In pursuit of what some call “academic freedom,” and what others describe as the literal opposite, the Florida College System released a vague joint statement on Wednesday pushing back against biased instruction on diversity, equity and inclusion in higher education institutions.
State college presidents on the board — including presidents of Valencia College, Lake-Sumter State College, Seminole State College and Polk State College, among others — said they would not fund any form of instruction, policy or academic requirement “that compels belief in critical race theory or related concepts such as intersectionality, or the idea that systems of oppression should be the primary lens through which teaching and learning are analyzed and/or improved upon.”
This comes on the heels of Florida Gov. Ron DeSantis’ second-term inauguration speech earlier this month, in which he blasted “trendy ideologies” in higher education, as well as a litany of other threats to Florida’s public higher education system, and ahead of Thursday’s unveiling of legislation that Democrats have described as an attempt to defund public education.
"I am disheartened to witness our state college presidents bend over backwards and ignore principles of academic freedom and free expression which is the foundation of the modern college system,” Robert Cassanello, a professor of history at the University of Central Florida and a plaintiff in the first legal case against the so-called “Stop WOKE” Act, told Orlando Weekly.
“Political demagogues in Tallahassee periodically threaten academic freedom and use professors as props in their efforts to fabricate an imagined internal enemy for their political gain,” Cassanello, who’s also president of UFF-UCF, the full-time faculty union, added. “Whether it be the teaching of evolution in public colleges, offering vocal support for the Tallahassee Bus Boycott, or being terminated or expelled for being a gay or lesbian student or teacher, we've seen this all before.”
The joint statement from the Florida College System, supported by the presidents of 28 state colleges, is a head-scratcher.
It touts the importance of ensuring there is no suppression of “intellectual and academic freedom, freedom of expression, viewpoint diversity, and the pursuit of truth in teaching and learning,” while perpetuating the headline-grabbing notion that there is an existing mass campaign by Florida faculty and higher ed institutions to “push ideologies such as critical race theory and its related tenets” without offering critical analysis or, you know, actually doing one's job as an educator.
And it’s also awkward because, as the Orlando Sentinel reported, a news release from the Florida Board of Education regarding the joint statement overinflated its implications, framing it as an explicit rejection of “woke” ideology and “the progressivist higher education indoctrination agenda.”
Under closer scrutiny, the statement from the Florida College System, however, is comparably tame. It makes no such assertion. The statement acknowledges that critical race theory — a decades-old conceptual framework that’s become political red meat, as some working families struggle to afford to put actual meat on the table — can be taught in higher education instruction as “one of several theories and in an objective manner.”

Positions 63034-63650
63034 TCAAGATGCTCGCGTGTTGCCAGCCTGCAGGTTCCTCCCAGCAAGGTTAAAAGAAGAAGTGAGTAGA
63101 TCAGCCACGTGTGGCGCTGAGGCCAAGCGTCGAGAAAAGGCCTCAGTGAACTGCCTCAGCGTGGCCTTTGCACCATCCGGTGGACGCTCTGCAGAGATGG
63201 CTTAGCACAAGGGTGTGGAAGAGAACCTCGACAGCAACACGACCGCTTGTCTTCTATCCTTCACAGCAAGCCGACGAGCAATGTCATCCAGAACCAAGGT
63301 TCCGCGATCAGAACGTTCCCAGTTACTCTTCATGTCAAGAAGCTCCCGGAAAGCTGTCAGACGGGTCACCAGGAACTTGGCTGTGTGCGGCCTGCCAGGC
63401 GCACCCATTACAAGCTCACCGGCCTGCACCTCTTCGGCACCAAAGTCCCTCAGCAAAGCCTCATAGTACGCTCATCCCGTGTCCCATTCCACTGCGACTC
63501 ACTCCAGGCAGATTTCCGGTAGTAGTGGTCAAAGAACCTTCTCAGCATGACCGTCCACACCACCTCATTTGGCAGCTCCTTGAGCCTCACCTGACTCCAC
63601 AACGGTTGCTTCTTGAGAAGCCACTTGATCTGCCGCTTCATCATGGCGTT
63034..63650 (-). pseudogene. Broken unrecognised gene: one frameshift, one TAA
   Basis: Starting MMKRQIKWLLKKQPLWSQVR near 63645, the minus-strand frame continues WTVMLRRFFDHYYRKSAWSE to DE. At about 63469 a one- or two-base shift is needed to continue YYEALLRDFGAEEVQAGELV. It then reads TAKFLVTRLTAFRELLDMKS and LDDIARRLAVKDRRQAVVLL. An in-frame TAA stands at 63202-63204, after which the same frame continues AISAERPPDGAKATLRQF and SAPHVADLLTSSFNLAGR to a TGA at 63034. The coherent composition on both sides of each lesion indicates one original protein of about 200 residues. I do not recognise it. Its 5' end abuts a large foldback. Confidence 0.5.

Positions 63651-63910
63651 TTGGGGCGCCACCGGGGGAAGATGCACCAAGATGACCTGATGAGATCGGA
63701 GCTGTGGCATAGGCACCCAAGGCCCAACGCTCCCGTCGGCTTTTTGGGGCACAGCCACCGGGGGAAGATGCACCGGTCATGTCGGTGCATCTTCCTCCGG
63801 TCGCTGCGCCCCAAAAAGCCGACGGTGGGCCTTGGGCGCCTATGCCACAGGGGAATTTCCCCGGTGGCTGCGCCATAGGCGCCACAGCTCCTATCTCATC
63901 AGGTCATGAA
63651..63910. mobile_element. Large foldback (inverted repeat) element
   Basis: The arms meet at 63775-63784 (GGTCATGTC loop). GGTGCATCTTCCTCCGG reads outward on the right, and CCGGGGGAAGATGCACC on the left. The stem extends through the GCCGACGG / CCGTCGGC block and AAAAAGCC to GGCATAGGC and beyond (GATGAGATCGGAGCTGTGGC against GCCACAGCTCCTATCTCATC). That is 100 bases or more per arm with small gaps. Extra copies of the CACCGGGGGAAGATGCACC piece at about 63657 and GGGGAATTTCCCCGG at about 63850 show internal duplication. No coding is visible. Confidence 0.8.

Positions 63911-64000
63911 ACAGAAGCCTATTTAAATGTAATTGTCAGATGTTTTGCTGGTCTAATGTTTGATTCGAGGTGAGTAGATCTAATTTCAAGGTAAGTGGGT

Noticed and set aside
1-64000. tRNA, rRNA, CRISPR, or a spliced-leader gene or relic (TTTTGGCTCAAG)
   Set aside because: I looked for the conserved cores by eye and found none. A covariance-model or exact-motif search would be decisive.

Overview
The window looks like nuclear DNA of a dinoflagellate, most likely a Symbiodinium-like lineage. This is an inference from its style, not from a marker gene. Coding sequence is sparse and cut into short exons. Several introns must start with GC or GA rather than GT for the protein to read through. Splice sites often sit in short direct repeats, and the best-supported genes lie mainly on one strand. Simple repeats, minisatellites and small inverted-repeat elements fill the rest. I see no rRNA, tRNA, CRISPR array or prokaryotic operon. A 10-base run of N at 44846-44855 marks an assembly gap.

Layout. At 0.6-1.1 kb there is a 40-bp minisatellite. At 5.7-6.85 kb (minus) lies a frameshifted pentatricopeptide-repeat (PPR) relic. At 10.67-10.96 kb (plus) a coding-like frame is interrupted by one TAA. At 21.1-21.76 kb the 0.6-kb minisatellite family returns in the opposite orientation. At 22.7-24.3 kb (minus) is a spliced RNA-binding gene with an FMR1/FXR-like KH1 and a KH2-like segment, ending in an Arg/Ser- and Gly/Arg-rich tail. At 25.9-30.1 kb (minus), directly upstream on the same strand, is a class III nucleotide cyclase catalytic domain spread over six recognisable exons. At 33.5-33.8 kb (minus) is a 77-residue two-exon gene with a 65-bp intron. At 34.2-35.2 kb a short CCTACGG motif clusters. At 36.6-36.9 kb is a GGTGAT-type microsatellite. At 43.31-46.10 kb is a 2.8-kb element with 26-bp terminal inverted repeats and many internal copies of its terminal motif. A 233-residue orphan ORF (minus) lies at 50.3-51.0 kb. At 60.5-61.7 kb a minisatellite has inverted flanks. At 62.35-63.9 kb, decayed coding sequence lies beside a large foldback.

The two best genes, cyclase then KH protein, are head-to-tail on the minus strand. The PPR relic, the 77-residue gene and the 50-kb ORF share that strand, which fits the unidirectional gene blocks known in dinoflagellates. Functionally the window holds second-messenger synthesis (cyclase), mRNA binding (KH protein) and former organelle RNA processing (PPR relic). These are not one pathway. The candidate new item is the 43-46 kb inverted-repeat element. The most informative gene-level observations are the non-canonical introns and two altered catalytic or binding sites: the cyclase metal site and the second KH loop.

The FCS adds that students and faculty “must be free to cultivate a spirit of inquiry and scholarly criticism, and to examine ideas in an atmosphere of freedom and confidence, free from shielding and in a nondiscriminatory manner.”
So: vague, confusing, and somewhat at conflict with the state Board of Education’s interpretation.
Rich Templin, director of politics and public policy for the Florida AFL-CIO, told Orlando Weekly that the Florida College System is in a bind. The college presidents’ task is to secure the resources necessary to do the job taxpayers have asked them to do, but because of how the system is structured, they’re beholden to DeSantis and his anti-woke crusade.
“They’re going to give a lot of deference to the governor on everything because he has now asserted complete control of the legislative process and everything else,” said Templin. “I actually feel bad for folks that signed this letter, because they know it’s wrong.”
Also reported on Wednesday were state audit results — from a probe first requested by the DeSantis administration in a memo last month — that showed state universities, including UCF, are spending millions of dollars on diversity, equity and inclusion programs, courses (all eight of which at UCF are listed as “optional”) and related expenses.
According to separate documents related Wednesday, the DeSantis administration is also requiring state universities to provide information about services they’ve provided to people with gender dysphoria over the last five years — as if Florida hasn’t done enough to alienate its transgender population, their families and allies.
DeSantis’s aggressive war on “woke” (whatever that even means anymore) is presumably laying the groundwork for a 2024 presidential campaign, but the implications of these policies affecting the higher education system (and other critical public sectors) is “devastating,” per Templin.
“The governor is willing to burn higher education to the ground in Florida, to you know, ‘own the libs’ in pursuit of his run to the White House,” Templin said. “And the problem is, he may get elected to become president, but Floridians are going to have to, they're going to have to pick up the pieces.”
“This is a tried and true method to, you know, fascism marching on,” he added.
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